Almost No One’s Starting New Hedge Funds Anymore

Hedge fund performance in 2019 may be the strongest in years — but investors are still pulling their money out.

Illustration by II

Illustration by II

The number of new hedge funds started this year is on track to be the lowest in two decades, even as the industry moves closer to its best annual performance since 2010.

A total 391 funds were launched this year through September, compared to 561 in all of 2018, according to a report Friday from Hedge Fund Research. Launches have not fallen below last year’s level since 2000, when 328 funds started up, HFR data show.

While the hedge industry is heading for its strongest performance in years, the returns are far below what investors may get from a low-cost index fund that tracks the U.S. stock market. Hedge funds lost 0.5 percent during the third quarter, eroding this year’s gains to 8.5 percent through November, HFR data show.

The industry, known for its high fees, has lost favor. Investors have redeemed $82 billion from hedge funds this year, or about 2.6 percent of their total $3.29 trillion of assets, according to eVestment. Outflows have been heavy enough to ensure 2019 will be a negative year, the firm said in a report Friday.

“It likely won’t be the worst since the financial crisis,” eVestment said. “It will just be the second worst.”

While hedge funds are poised to produce their biggest annual gain since 2010, when the HFRI Fund Weighted Composite Index returned 10.25 percent, the vehicles have significantly lagged the U.S. stock market. The S&P 500 index returned about 28 percent this year through December 19.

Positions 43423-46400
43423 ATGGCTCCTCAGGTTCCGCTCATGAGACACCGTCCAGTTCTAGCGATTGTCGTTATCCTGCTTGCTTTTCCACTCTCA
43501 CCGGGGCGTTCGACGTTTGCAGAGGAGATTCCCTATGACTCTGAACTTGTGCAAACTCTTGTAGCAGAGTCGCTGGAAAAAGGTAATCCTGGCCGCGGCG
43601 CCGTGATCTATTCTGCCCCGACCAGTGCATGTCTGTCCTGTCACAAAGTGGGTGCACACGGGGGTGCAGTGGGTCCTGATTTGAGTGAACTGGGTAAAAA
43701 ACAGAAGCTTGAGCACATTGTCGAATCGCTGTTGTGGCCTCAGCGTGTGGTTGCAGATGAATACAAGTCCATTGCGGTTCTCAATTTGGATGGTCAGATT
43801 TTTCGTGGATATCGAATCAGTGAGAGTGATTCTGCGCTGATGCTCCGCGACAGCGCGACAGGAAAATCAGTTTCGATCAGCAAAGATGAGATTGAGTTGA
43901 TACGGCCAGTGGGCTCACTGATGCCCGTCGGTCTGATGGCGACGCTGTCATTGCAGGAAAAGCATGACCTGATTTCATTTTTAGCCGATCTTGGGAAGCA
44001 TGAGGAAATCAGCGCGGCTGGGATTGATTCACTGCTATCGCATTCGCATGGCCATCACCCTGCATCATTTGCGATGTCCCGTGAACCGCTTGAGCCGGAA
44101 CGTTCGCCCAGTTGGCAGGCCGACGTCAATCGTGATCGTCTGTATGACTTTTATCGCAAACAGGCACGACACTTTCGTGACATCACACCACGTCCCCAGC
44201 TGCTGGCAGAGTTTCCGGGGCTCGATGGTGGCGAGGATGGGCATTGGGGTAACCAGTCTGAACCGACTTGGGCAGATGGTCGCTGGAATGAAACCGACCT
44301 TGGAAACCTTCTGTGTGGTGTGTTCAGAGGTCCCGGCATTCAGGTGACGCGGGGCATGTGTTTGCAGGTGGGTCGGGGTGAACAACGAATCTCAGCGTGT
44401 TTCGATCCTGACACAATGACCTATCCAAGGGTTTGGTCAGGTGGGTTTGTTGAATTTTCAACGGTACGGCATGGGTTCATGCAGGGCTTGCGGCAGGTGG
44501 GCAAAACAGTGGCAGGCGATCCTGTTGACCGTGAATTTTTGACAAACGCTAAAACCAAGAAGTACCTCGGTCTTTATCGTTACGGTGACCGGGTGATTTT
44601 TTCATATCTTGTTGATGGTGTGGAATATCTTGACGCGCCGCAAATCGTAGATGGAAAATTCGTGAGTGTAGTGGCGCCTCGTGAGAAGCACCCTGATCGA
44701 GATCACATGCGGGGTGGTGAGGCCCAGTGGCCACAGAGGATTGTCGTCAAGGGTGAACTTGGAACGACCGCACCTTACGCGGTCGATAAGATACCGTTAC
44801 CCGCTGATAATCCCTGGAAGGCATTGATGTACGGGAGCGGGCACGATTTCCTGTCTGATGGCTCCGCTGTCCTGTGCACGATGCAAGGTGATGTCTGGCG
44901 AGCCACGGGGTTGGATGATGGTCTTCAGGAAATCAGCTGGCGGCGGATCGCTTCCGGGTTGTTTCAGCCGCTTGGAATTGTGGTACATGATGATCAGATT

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Investors have been pulling capital from the majority of mainstream hedge fund strategies, but a couple stand out for relatively strong inflows, according to eVestment.

Event-driven funds are the biggest winners this year, attracting $15 billion through November, the firm’s report shows. Mortgage-backed securities strategies, meanwhile, saw the next strongest inflows at $9.7 billion.

The biggest losers based on outflows this year are long-short equity funds, according to eVestment. Although investors pulled $41.5 billion from the strategy through November, long-short equity funds remain the industry’s largest primary strategy by far with $765 billion under management.